The root planing serves to smoothen out the teeth roots, helping to reattach the gums to the teeth. Depending on the severity of the gum disease, this process may take a number of dental appointments.

Two common types of antibiotics that are prescribed to treat gum disease are tetracycline and penicillin. These antibiotics work to kill the bacteria that cause gum disease and come in the form of liquids, pills, or as an ointment applied directly to the gums.
Depending on the severity of the infection, these antibiotics may be taken for a few weeks or months, and may be taken in conjunction with another treatment method.

Gum Flap Surgery
Also known as gingival flap procedure, it is a surgical option that allows access to the tooth root in order to clean it. Local anesthesia is used to numb the gums before this procedure, ensuring the patient is comfortable at all times.
By carefully lifting the gum tissue, the dentist exposes the tooth root so that it can be cleaned. Any damaged bone tissue is also removed during this step. The tissue is then repositioned and sutured into place.

Gum Graft
A gum graft is a procedure designed to correct gum recession, one of the common symptoms of gum disease and a cause of tooth loss. This procedure involves taking tissue from elsewhere in the mouth and then transplanting it onto an area of recession. This is done using a growth matrix.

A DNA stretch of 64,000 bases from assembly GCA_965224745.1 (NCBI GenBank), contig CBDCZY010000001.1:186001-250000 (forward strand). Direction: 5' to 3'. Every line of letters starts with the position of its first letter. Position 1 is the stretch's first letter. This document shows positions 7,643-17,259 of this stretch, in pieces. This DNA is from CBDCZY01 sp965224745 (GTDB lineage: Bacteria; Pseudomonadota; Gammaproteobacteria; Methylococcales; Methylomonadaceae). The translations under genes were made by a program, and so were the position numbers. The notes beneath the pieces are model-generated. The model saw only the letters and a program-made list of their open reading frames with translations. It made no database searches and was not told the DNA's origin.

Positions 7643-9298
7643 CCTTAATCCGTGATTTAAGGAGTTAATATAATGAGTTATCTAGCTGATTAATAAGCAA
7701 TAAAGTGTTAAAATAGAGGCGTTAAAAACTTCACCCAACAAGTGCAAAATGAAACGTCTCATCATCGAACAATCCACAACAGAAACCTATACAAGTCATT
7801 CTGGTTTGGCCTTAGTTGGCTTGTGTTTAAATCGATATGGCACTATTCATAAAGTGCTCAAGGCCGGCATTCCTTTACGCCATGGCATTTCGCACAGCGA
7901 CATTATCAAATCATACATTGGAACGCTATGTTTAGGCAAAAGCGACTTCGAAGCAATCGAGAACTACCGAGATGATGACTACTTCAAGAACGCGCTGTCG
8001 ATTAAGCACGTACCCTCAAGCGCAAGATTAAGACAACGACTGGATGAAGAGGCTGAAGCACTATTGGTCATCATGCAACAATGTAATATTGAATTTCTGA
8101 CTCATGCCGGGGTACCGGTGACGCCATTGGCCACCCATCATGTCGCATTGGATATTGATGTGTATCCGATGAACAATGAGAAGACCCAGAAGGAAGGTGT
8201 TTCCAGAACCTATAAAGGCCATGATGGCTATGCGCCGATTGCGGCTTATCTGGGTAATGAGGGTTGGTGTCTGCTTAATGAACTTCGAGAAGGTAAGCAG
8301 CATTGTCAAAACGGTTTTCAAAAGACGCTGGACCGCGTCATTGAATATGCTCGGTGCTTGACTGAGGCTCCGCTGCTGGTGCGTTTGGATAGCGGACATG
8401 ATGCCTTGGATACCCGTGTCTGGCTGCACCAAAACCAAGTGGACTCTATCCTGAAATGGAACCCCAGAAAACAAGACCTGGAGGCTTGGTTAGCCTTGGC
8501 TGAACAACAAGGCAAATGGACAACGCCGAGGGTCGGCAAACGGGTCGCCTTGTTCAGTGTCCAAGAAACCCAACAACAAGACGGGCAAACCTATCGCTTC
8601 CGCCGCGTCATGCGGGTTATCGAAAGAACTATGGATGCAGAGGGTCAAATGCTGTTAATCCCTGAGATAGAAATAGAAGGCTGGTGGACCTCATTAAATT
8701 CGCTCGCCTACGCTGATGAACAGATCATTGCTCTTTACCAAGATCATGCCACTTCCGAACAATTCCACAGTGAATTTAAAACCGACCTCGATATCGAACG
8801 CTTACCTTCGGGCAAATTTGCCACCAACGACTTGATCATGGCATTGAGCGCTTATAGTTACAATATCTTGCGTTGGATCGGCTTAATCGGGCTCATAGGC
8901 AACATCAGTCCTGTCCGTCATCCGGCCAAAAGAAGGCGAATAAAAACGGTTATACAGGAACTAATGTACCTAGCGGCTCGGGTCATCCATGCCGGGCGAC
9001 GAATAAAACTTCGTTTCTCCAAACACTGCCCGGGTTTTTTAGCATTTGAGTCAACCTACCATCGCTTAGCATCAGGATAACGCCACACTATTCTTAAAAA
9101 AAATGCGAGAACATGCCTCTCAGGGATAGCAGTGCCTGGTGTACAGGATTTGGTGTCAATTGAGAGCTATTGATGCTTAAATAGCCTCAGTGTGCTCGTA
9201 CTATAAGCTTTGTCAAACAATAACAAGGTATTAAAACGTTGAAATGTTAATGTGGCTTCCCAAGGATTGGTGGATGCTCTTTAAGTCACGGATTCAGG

The newly-placed tissue provides coverage for the exposed tooth root. In some cases, rather than using natural tissue, artificial tissue may be used (this depends on the severity of the gum recession).


Understanding Dental Implants

In the case of dental implants, a full-mouth dental implant is a great option for people who need many teeth replaced. This procedure is also known as an “all-on-four implant” or an “all-on-six implant”, depending on how many implants per full arch.

In both cases, a person can choose to have an implant denture (a removable denture that snaps into the implants) or a fixed bridge (screwed or cemented into place).

All of our full mouth implant cases receive temporary teeth that will simulate the final set of teeth.


                                          All on Four   full mouth dental implants


Who Are the Best Candidates for Full-Mouth Dental Implants?